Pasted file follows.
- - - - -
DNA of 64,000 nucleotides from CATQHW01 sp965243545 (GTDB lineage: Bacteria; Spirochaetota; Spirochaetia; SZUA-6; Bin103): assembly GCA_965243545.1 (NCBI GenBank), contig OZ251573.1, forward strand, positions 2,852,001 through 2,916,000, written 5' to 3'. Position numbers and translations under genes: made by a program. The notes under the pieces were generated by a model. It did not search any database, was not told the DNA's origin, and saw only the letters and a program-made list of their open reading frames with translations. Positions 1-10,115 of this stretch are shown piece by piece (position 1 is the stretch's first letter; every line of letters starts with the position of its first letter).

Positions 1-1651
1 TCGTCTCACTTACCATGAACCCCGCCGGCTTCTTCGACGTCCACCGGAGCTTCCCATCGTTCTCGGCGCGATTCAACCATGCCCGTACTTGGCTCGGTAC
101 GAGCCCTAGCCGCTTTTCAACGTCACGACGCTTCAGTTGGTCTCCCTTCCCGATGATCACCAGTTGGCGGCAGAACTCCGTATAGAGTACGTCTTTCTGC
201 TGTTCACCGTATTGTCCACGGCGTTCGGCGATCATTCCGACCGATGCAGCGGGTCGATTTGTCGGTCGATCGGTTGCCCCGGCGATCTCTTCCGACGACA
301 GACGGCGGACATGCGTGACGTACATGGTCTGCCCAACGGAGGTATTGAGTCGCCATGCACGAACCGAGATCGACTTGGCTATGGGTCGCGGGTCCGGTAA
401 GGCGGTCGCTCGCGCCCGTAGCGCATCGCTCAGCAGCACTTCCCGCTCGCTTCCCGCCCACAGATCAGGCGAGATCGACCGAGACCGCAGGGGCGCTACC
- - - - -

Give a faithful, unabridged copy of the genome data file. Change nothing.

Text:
DNA of 64,000 nucleotides from CATQHW01 sp965243545 (GTDB lineage: Bacteria; Spirochaetota; Spirochaetia; SZUA-6; Bin103): assembly GCA_965243545.1 (NCBI GenBank), contig OZ251573.1, forward strand, positions 2,852,001 through 2,916,000, written 5' to 3'. Position numbers and translations under genes: made by a program. The notes under the pieces were generated by a model. It did not search any database, was not told the DNA's origin, and saw only the letters and a program-made list of their open reading frames with translations. Positions 1-10,115 of this stretch are shown piece by piece (position 1 is the stretch's first letter; every line of letters starts with the position of its first letter).

Positions 1-1651
1 TCGTCTCACTTACCATGAACCCCGCCGGCTTCTTCGACGTCCACCGGAGCTTCCCATCGTTCTCGGCGCGATTCAACCATGCCCGTACTTGGCTCGGTAC
101 GAGCCCTAGCCGCTTTTCAACGTCACGACGCTTCAGTTGGTCTCCCTTCCCGATGATCACCAGTTGGCGGCAGAACTCCGTATAGAGTACGTCTTTCTGC
201 TGTTCACCGTATTGTCCACGGCGTTCGGCGATCATTCCGACCGATGCAGCGGGTCGATTTGTCGGTCGATCGGTTGCCCCGGCGATCTCTTCCGACGACA
301 GACGGCGGACATGCGTGACGTACATGGTCTGCCCAACGGAGGTATTGAGTCGCCATGCACGAACCGAGATCGACTTGGCTATGGGTCGCGGGTCCGGTAA
401 GGCGGTCGCTCGCGCCCGTAGCGCATCGCTCAGCAGCACTTCCCGCTCGCTTCCCGCCCACAGATCAGGCGAGATCGACCGAGACCGCAGGGGCGCTACC